This Spring Break before the new school term started I was the luckiest girl in the world because my mother and father flew to Japan to visit me! I know everyone claims that money can’t buy happiness but I will dispute that by saying that when they purchased their tickets I was over the moon.  The thing I miss the most living in Japan is my family, sounds cheesy I know, but it’s true. Needless to say, I waited with baited breath for our holiday together and may have gone a teensy-bit bit overboard and OCD about planning “The Perfect Japan Holiday”. In my humble opinion they are two lucky ducks, because I transformed into Jessie The-Japan-Tour-Guide-Extraordinaire. All they needed to do was sit back and relax.

The three musketeers reunited in Tokyo and, after many hugs, kisses, and a few ecstatic jumps of joy on my part, we headed off exploring. I simply couldn’t wait to show them around my new stomping grounds, the hotel room wasn’t ready for us to check in so early and there were a lot of exciting things to be seen in Japan. The first stop was the famous Tsukiji fish market.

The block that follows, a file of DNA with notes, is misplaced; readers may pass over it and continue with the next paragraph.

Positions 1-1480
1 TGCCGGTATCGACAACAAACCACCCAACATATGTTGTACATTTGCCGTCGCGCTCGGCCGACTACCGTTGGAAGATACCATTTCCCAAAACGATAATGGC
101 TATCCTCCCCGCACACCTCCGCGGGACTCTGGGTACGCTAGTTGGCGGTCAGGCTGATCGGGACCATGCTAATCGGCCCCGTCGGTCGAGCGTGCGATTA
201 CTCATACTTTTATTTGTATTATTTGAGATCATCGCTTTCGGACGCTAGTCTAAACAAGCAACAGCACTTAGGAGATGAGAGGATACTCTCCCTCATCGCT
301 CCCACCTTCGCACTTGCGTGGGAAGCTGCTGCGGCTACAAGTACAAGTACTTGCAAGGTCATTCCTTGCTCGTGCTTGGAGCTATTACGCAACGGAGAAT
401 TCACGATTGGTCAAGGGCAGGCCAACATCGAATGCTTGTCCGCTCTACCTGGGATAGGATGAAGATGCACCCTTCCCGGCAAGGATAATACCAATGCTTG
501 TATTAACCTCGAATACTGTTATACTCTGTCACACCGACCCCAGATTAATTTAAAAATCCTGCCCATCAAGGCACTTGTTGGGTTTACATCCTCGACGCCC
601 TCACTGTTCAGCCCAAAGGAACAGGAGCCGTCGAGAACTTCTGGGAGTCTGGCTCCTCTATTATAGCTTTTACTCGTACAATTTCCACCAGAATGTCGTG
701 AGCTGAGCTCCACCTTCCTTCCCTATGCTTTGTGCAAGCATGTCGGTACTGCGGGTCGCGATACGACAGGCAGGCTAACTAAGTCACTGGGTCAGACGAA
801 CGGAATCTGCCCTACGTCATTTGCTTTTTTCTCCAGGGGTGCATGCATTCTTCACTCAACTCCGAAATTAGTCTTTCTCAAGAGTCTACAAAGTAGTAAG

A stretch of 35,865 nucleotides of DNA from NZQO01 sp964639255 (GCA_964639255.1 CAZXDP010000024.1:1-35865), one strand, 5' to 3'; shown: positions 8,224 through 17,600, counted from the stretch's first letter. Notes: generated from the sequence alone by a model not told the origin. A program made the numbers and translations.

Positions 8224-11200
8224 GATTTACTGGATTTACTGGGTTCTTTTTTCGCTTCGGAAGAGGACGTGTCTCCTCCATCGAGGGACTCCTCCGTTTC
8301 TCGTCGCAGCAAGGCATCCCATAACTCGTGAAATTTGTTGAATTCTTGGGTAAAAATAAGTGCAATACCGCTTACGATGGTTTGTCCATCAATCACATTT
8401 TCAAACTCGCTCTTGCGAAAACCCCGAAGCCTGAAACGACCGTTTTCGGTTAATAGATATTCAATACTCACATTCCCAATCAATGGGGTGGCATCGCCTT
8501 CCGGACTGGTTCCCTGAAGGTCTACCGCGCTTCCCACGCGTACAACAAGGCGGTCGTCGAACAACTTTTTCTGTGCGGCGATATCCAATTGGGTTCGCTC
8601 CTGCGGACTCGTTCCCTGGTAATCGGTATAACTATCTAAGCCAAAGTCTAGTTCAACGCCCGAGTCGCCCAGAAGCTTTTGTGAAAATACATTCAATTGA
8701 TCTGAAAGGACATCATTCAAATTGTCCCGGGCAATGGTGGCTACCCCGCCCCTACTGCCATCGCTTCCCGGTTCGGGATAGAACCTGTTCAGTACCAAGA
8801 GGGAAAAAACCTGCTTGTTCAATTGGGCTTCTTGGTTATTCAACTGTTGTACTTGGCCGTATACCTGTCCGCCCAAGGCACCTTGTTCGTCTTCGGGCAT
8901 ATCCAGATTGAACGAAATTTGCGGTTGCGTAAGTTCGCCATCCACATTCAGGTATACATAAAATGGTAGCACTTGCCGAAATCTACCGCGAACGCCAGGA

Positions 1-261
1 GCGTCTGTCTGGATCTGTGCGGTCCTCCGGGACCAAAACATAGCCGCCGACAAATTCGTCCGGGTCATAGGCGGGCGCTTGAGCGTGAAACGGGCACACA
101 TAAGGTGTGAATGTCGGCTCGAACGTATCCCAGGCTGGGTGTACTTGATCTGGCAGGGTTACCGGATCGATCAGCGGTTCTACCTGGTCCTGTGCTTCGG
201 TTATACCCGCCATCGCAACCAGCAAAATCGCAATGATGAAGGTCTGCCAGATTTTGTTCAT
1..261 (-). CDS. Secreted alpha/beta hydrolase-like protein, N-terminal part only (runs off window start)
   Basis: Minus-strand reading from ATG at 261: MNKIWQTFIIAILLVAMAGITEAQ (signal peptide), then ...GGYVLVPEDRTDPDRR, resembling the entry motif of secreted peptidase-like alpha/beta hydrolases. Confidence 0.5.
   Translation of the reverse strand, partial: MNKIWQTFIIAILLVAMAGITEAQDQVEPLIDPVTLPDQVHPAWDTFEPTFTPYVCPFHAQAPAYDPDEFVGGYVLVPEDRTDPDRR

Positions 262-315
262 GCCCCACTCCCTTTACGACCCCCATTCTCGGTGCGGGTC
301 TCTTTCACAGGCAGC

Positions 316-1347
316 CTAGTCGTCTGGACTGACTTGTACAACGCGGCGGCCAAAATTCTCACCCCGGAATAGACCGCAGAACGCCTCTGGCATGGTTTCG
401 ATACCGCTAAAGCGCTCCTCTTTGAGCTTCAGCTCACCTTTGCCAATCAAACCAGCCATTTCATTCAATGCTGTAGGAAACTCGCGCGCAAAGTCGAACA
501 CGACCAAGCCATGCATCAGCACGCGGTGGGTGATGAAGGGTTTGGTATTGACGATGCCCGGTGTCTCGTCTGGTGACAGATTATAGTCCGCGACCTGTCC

IMG_6736Tsukiji Market is a very large market in central Tokyo which sells vegetables, fruit, cooking supplies and of course….FISH!  The market handles approximately 2,000-3,000 tons of marine products per day! It’s super famous for the fish auctions that take place in the morning.

IMG_6738You will probably never eat fresher fish than at Tsukiji because you know that the fish the guys in the stores and restaurants are chopping up was caught that very same day and will be completely eaten or sold by noon.  It’s my recommendation to get to Tsukiji early in the morning, when the fish is freshest and the action the most lively.  After about 11:00am the market’s energy dies down and most stores are closed by 2:00pm. Which is understandable when you know that the stores open before 5am on most days. Eeek!

IMG_6739A selection of delicious crabs, that big bad boy in center of the back row would cost you well over $250. My dad’s eyes bugged out a bit when I told him that little tidbit of information and I chuckled. I chatted with the guy a bit to ask if he ever carried Echizen crab (the famous crab of Fukui!) but he said unfortunately he was sold out already but might get some more the following week.

IMG_6743Looking at all this yummy seafood had my dad’s mouth salivating at this point.  He was about ready to attempt smuggling one of these sexy looking crabs with its long gorgeous legs out under his coat when the coast was clear.  I promised him the best was yet to come, and his stomach could relax, it was time for a sensational sushi brunch.